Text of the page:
Authors: Alice Bough, Future Science Group
Three papers presented at SfN Neuroscience 2018 (3–7 November, San Diego, CA, USA) have analyzed the behaviors of rats in relation to opioid addiction, withdrawal and relapse. This research may offer insight into how humans behave in similar situations and may allow development of new treatment options for individuals with opioid addictions.
With over 2 million people in the USA addicted to opioids, a public health emergency has been declared. “More effective preventions and treatments are desperately needed for managing the opioid overdose epidemic, which now claims the lives of more than 100 Americans every day,” commented Chris Evans (University of California, CA, USA).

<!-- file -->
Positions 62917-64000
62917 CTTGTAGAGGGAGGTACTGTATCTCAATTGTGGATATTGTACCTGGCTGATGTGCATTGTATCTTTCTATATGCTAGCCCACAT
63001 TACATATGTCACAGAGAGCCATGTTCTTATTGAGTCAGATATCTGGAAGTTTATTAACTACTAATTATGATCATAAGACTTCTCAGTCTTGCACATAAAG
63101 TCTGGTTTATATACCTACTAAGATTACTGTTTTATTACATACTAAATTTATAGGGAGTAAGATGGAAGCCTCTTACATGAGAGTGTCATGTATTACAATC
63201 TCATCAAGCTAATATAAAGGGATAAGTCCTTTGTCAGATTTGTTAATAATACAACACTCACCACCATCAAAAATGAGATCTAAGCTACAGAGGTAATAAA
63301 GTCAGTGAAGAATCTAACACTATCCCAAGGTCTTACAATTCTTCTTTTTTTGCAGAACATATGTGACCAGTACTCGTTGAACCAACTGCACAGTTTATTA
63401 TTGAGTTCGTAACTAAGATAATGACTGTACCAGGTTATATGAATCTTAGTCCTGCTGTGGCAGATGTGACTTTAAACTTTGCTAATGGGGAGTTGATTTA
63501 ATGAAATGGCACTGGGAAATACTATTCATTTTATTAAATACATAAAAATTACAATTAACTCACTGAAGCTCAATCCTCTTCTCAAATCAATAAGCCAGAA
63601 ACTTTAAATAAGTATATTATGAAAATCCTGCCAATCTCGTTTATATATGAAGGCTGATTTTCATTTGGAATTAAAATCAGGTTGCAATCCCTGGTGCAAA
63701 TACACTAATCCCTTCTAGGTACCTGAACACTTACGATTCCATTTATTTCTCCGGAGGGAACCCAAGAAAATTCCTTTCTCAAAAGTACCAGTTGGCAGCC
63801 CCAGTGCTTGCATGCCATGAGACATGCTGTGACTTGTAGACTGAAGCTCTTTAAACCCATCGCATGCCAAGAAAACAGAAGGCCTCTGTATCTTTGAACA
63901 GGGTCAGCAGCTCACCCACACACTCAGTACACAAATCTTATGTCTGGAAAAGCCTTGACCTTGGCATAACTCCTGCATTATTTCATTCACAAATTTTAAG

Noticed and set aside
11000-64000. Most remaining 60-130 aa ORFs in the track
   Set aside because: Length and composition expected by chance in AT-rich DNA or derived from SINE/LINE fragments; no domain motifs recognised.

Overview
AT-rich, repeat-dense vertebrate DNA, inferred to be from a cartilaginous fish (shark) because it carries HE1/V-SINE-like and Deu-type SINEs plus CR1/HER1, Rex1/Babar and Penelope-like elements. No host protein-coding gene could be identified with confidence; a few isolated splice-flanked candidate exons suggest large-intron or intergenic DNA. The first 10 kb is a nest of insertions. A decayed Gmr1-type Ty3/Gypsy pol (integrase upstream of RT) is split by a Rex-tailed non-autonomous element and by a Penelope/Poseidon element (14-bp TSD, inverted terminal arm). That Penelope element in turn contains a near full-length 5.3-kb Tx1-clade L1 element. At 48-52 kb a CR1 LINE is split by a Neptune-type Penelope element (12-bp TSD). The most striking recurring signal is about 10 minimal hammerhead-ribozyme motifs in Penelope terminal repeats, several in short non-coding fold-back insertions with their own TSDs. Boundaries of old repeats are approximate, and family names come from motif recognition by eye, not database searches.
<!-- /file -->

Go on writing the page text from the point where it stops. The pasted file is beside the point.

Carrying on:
Recent findings may help scientists understand why there are differences in susceptibility to opioid addiction and why certain individuals are at a higher risk of relapse than others following abstinence.
One team of researchers has investigated the potential links between sex, distress intolerance and opioid abuse. They reported that previous utilization of morphine increases vulnerability to opioid abuse in male rats but not in female rats.